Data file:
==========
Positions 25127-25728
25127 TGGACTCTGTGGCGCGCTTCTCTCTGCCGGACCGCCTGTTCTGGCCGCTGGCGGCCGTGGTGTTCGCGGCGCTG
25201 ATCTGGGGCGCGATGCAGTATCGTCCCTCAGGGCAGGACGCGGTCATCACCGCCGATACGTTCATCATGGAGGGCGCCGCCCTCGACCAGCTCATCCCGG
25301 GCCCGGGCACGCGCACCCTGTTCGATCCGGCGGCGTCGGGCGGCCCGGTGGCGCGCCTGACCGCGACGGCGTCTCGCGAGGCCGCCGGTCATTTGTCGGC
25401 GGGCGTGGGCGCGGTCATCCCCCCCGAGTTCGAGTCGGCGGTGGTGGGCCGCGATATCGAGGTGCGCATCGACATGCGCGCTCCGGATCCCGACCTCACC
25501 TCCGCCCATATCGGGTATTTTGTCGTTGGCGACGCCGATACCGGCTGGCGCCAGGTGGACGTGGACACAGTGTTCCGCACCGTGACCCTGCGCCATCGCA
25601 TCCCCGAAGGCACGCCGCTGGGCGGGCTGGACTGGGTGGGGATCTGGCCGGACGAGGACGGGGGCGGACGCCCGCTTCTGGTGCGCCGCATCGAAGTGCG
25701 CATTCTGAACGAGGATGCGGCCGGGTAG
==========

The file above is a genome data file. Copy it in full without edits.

Positions 25127-25728
25127 TGGACTCTGTGGCGCGCTTCTCTCTGCCGGACCGCCTGTTCTGGCCGCTGGCGGCCGTGGTGTTCGCGGCGCTG
25201 ATCTGGGGCGCGATGCAGTATCGTCCCTCAGGGCAGGACGCGGTCATCACCGCCGATACGTTCATCATGGAGGGCGCCGCCCTCGACCAGCTCATCCCGG
25301 GCCCGGGCACGCGCACCCTGTTCGATCCGGCGGCGTCGGGCGGCCCGGTGGCGCGCCTGACCGCGACGGCGTCTCGCGAGGCCGCCGGTCATTTGTCGGC
25401 GGGCGTGGGCGCGGTCATCCCCCCCGAGTTCGAGTCGGCGGTGGTGGGCCGCGATATCGAGGTGCGCATCGACATGCGCGCTCCGGATCCCGACCTCACC
25501 TCCGCCCATATCGGGTATTTTGTCGTTGGCGACGCCGATACCGGCTGGCGCCAGGTGGACGTGGACACAGTGTTCCGCACCGTGACCCTGCGCCATCGCA
25601 TCCCCGAAGGCACGCCGCTGGGCGGGCTGGACTGGGTGGGGATCTGGCCGGACGAGGACGGGGGCGGACGCCCGCTTCTGGTGCGCCGCATCGAAGTGCG
25701 CATTCTGAACGAGGATGCGGCCGGGTAG